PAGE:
According to Cairns, although some of the risk of woodlot afforestation is shared, the power dynamics within an outgrower scheme is heavily weighted toward timber companies like Sappi108. Ojwang suggests that partnerships based on outsourcing to Tribally Administered communal areas such as Project Grow, function as a corporate safeguard against tenure disputes and as a means of disinvestment from the land109. In the case of Project Grow for instance, a community member has to ask the Tribal Authority for the right to access land on which to plant a woodlot 110. In the Tembe Tribal area, DWAF, the DOA and KZN Ezemvelo (in consultation with Sappi) demarcate an area where afforestation can occur. The Tembe Tribal Council is then issued with a bulk afforestation permit. The Council are responsible for delineating the boundaries of woodlots within the demarcated area and managing the issuing of the permits for individual or community ownership. These permits111 cost R 300.00 per individual 5 hectare application and the woodlots are managed exclusively under contract to Sappi 112. Cairns argues that, “By requiring signatures from Tribal Authorities, the schemes may entrench Tribal Authority power…”113. In addition, every woodlot owner is obligated to give a share of their harvest income to the Tribal Council, at a rate of one rand per ton of felled timber. This is considered to be a cultural expression of ‘homage to the king’ (Insonyama Ukuhlenga)114. Members of the Mboza community indicated that independent growers, who had planted gum trees without obtaining permits from the Tribal Council, had so far been unable to sell their timber to Sappi115. As alluded to by the SLF diagram (see appendix 9.2), at least two things are necessary, in order for the Tribal Authority to a grant an individual community member the right to access a woodlot. The individual must have ‘human influence’ within the community and ‘financial influence’ in order to purchase a woodlot permit. In a 1993 KwaZulu-Natal study by Cairns, the majority of woodlot growers and owners of affiliated logging concerns were described as either members or ‘associates’ of the Tribal Authority, or wealthy landowners. This is analogous to the views expressed by Sen and Das in a 1993 study who posit that, “The benefits of community forestry projects are manipulated in favour of the elite, affecting the interest of downtrodden people116.” Accordingly, KwaMpuyisa community members complained that the Tribal Authority had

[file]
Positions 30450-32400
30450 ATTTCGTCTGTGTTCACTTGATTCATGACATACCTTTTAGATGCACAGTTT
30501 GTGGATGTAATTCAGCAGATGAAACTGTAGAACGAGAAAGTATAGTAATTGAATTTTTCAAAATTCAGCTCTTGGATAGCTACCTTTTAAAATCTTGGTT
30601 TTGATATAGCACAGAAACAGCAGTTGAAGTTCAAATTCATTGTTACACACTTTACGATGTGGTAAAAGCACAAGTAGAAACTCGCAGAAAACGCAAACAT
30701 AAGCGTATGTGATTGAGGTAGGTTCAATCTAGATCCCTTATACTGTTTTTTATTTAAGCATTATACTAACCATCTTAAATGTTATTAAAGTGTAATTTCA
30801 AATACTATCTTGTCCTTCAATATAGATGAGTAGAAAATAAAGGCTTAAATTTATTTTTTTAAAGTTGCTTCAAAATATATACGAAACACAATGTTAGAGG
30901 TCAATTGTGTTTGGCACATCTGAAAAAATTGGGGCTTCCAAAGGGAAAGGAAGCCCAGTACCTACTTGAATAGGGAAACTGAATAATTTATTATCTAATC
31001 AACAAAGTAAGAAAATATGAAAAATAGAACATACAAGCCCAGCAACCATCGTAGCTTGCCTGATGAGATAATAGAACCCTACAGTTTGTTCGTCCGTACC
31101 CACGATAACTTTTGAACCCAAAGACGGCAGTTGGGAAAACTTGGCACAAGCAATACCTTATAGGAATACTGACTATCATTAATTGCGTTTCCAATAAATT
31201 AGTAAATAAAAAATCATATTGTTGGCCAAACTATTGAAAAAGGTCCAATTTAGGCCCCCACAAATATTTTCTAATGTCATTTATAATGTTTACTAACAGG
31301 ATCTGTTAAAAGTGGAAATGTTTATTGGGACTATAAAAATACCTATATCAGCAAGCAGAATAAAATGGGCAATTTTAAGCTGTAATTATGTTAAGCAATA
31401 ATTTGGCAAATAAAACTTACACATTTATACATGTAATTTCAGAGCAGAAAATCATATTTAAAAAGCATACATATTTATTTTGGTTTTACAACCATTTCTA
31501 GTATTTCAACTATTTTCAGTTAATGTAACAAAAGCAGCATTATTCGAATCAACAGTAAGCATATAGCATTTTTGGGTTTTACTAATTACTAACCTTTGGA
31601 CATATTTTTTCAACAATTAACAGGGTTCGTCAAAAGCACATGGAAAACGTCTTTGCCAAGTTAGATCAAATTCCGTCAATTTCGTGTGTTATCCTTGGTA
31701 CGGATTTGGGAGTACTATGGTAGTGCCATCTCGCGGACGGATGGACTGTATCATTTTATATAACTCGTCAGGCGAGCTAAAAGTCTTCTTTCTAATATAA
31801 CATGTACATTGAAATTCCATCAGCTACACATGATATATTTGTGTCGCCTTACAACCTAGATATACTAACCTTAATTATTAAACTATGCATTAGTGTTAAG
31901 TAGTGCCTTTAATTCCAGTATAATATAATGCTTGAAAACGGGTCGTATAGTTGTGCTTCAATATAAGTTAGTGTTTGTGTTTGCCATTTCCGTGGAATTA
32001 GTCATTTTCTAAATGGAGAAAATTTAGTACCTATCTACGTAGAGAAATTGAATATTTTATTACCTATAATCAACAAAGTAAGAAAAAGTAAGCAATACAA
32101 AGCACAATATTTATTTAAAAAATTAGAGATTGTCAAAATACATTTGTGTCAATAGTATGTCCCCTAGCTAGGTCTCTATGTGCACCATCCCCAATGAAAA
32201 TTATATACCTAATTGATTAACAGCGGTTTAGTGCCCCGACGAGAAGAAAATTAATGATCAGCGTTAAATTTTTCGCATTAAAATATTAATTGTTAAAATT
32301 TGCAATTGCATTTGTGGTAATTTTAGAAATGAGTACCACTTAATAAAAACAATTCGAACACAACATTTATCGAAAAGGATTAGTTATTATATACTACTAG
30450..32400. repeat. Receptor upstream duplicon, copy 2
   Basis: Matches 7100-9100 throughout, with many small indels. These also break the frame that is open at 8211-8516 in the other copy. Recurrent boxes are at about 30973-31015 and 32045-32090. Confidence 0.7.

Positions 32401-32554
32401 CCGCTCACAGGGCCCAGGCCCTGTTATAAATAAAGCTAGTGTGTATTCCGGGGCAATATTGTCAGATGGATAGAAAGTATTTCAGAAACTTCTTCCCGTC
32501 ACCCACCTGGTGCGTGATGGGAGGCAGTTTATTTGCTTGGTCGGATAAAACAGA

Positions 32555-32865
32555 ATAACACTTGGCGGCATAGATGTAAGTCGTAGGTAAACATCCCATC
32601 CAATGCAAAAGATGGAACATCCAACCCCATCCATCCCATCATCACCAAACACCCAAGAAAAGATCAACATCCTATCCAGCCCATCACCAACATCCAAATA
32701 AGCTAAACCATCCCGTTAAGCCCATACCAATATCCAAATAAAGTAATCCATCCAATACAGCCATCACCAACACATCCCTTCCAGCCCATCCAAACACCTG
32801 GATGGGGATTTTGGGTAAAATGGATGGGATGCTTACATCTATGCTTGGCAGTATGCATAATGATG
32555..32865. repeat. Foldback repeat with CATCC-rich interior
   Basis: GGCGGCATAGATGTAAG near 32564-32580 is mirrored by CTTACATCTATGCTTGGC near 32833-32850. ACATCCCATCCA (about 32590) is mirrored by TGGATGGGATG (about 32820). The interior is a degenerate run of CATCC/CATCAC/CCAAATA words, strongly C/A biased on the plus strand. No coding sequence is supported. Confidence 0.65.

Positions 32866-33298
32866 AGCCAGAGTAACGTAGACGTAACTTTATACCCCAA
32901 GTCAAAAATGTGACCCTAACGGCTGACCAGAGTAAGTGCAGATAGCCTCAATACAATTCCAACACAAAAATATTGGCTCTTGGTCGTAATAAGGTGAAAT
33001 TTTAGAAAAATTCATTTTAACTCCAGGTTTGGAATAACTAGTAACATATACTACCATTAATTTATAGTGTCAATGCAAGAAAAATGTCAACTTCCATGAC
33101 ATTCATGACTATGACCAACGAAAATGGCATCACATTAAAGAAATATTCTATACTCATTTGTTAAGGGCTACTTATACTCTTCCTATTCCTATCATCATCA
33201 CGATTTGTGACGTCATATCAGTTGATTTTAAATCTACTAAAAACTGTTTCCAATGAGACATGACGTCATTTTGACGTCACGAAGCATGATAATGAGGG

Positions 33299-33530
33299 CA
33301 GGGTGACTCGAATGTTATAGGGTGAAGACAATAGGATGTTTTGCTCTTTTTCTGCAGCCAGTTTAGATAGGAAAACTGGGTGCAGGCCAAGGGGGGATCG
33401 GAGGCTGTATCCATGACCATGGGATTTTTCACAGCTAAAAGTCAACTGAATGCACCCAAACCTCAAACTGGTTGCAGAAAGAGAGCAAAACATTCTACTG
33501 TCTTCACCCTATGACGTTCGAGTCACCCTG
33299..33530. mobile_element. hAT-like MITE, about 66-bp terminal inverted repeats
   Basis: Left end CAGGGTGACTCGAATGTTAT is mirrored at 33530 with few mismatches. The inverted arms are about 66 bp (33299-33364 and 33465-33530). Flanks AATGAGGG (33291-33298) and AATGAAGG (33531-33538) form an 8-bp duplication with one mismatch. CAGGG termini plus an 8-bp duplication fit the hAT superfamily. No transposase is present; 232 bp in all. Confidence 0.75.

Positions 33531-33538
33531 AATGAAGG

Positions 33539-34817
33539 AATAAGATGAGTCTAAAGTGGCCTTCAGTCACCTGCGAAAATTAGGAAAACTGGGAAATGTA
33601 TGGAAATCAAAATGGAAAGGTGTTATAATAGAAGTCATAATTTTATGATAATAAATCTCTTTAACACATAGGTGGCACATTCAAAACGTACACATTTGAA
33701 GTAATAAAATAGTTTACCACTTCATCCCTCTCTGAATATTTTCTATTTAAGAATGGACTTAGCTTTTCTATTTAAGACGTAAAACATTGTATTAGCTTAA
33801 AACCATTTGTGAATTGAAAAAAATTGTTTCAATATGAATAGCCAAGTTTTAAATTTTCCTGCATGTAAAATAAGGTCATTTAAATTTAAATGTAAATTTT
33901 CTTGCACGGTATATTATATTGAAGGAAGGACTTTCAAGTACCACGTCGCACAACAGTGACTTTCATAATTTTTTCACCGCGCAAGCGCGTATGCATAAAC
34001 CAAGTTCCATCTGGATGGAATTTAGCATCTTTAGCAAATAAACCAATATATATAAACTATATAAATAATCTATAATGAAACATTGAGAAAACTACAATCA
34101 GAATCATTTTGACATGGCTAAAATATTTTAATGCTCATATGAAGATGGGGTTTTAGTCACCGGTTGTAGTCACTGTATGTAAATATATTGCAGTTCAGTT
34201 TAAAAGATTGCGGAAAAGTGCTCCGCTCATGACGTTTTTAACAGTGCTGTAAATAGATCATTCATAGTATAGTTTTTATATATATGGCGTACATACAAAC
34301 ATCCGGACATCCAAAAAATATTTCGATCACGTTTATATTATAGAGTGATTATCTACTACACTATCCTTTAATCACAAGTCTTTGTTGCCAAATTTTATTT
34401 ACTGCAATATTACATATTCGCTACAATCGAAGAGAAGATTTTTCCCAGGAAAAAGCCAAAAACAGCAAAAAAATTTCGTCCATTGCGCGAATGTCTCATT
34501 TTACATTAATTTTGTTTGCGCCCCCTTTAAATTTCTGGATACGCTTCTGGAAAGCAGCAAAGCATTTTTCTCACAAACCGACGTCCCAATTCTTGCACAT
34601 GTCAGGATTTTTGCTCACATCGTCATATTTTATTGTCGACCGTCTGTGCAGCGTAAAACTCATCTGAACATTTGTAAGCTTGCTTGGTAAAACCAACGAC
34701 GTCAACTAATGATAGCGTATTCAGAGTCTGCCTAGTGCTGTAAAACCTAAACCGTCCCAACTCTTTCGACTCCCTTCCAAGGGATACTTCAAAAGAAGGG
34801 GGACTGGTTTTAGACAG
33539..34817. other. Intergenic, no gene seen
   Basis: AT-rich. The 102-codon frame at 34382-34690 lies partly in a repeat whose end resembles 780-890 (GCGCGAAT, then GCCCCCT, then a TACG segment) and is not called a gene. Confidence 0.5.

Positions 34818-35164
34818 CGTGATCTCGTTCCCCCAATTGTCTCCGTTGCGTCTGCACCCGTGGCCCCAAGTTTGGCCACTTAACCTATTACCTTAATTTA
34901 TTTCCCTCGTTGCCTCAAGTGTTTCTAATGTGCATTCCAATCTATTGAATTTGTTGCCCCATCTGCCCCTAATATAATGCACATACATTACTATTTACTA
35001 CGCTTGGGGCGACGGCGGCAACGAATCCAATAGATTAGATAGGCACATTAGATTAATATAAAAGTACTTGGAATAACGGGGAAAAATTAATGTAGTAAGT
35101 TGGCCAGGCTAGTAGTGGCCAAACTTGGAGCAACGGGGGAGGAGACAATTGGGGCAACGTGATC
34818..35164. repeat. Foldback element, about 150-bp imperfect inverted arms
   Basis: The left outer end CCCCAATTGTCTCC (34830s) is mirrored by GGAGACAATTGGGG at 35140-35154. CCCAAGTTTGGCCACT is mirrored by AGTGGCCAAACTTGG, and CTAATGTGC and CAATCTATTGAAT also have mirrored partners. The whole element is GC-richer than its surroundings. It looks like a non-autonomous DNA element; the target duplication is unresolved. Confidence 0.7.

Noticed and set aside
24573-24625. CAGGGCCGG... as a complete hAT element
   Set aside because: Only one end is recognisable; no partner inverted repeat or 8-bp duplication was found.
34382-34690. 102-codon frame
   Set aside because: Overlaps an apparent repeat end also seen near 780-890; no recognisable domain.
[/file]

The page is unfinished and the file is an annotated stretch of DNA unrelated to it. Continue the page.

108 109 110 111
112 113 114 115 116

(Cairns, 2000) (Ojwang, 2000) Thandizwa Community Meeting, Saturday 23rd July, 2005. For a copy of a Tembe Tribal Council woodlot permit, see appendix 7.1. Thandizwa Community Meeting, Saturday 23rd July, 2005. (Cairns, 2000: x) Mahlungula Community Meeting, Friday 22nd July, 2005. Mboza Community Meeting, Monday 25th July, 2005. Sen & Das cited in (Ham & Theron, 1999: 73).

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A Record of Socio-Economic and Environmental Consequences of Tembe Tribal Area Afforestation